‘Dastangoi’ is a 13th-century Urdu storytelling tradition and comes from the Persian words for ‘story’ and ‘to tell’. Amad Mian and his wife Waleeya Ahmad had this mission in mind when they co-founded Dastaangoi in Islamabad, Pakistan, where the couple found themselves at the height of the pandemic in 2020. Having both grown up in the UAE, and finding themselves somewhat disconnected from their surroundings, they began Dastaangoi as something of a curiosity project about the global south, and Pakistan in particular. “Having roots there but never having lived in it, we wanted to find a way to connect, to hear different stories and to experience the culture,” Mian begins.
Two years later, the organic growth of Dastaangoi has been immense. With a second artists’ residency programme scheduled for October – a programme which has now opened up internationally – Dastaangoi has its own art gallery space and product design studio, as well as a podcast and a host of special events. “Each aspect of Dastaangoi tells stories but each initiative utilises different forms and media to document a contemporary narrative around Pakistan and the global south,” Mian adds.
The couple wanted to create a platform that challenges the traditional narratives around Pakistan through the bridging of the divisions between people, art and culture. “When it comes to Pakistan, a lot of Pakistani expats tend to be stuck in nostalgia and other nationalities [are] stuck within headlines,” Mian explains. “These are some stereotypes we are hoping to break with our contemporary content and form of storytelling, as well as [by] showcasing artists who tend to be at the epicentre of what’s happening in the global south at any period of time.”
From its humble beginnings as an online platform on Instagram, Dastaangoi slowly evolved into a physical presence in the couple’s vineyard in Islamabad, where they host the artist residency programme, as well as the art gallery. “Islamabad is the capital of Pakistan and is such a transient place where we get all sorts of people coming through, so it’s a very interesting, dynamic place that reminds us of Dubai in some ways. It is also extremely green, and that aspect of nature has always been a creative and inspirational centre for us,” Mian says.
The Dastaangoi Artist Residency was the first of its kind in Islamabad, where five artists from across Pakistan were selected by an advisory board of industry experts including Sheikha Hoor Al Qasimi, Pablo del Val of Art Dubai, artists eL Seed and Rami Farook, and Sunny Rahbar of The Third Line gallery. The artists engage in a two-week programme, which takes place on a 5.6-hectare vineyard, orchard and garden, with mentorship sessions, talks and excursions around the city. The result was a diverse body of work, from miniatures and cyanotypes to oil paintings from a host of artists including Maryam Baniasadi, Zahra Asim, Dinal Jalil, Mubashar Iqbal and Syed Mustafa Mohsin.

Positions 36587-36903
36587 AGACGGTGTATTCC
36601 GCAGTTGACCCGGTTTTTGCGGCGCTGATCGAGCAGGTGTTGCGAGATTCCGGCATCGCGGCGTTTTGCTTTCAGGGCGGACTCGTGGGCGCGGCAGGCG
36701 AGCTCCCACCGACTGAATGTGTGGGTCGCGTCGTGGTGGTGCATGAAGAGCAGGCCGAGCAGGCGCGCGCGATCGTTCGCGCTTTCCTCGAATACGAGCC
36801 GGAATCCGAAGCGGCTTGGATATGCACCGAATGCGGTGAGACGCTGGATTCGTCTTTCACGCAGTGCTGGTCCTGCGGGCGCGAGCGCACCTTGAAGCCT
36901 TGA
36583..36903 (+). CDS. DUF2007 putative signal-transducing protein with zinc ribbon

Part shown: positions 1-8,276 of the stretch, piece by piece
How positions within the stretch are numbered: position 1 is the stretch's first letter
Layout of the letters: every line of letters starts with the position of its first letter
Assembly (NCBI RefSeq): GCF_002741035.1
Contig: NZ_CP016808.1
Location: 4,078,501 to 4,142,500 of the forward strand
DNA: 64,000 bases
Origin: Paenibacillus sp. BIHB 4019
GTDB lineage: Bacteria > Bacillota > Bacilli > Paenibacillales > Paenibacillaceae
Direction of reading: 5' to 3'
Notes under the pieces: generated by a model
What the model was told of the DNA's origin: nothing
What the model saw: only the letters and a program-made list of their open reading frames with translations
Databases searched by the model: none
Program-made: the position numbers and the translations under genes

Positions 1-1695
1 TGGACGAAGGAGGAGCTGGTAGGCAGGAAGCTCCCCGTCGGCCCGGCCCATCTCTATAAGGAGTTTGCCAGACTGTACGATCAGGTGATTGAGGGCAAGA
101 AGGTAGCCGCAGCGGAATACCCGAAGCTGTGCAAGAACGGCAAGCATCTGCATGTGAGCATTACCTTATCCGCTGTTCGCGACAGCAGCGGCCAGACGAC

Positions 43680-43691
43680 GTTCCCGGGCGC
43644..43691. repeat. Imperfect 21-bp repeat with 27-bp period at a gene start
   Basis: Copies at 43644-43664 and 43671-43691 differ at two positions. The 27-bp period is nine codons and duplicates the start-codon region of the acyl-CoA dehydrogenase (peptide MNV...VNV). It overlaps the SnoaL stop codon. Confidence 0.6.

“With these artists’ residencies and [by] exhibiting different artists, we aim to showcase a different side to Pakistan that most are, unfortunately, unaware of: a side that is more creative and more human,” Mian explains. We also continue to tell stories around the global south and are slowly building a base for collectors of Pakistani art globally.”
This year’s residency shortlist includes an international roster of artists from Italy, Jordan, Turkey, the UK, the UAE and Pakistan, whose names will be revealed soon. At the end of each residency, artists are encouraged to donate works that are then showcased across the property, giving the spaces a visual memory of past residents’ works and their experience of the place.
On the other hand, Dastaangoi Gallery began when the artists from the first residency asked for help in selling their works – “[and] so we did,” Mian says. The first show in March of this year was titled ‘Reflections’, by artist Hussain Jamil, and was heavily inspired by Mughal Empress Nur Jahan and the Sheesh Mahal. The experiential exhibition showcased Mughal miniature works hammered on metal sheets, which were hung across the walls and ceiling. Viewers were provided with candles to see the pieces fully. The room was filled with the smell of damascene roses, and ragas were played out loud, creating a sense of reminiscence. The gallery’s second show, ‘Liminal Spaces’, showcased two female artists from Lahore – Zainab Zulfikar and Houria Khan – who explored themes of power and gender, while its latest show is by an Iranian artist living in Germany, Marjan Baniasadi, titled ‘Colours of Home’, which questioned the idea of belonging by searching for the familiar.
While cultural exchange is of utmost value to the organisation, Dastaangoi is also committed to its local and regional heritage and economy. Its design studio works with local craftspeople to create products such as pure beeswax candles, miniature maps, and brass and stonework. Mian explains: “[We want to] help craftspeople create new revenue streams and encourage the revival of some of our dying crafts.”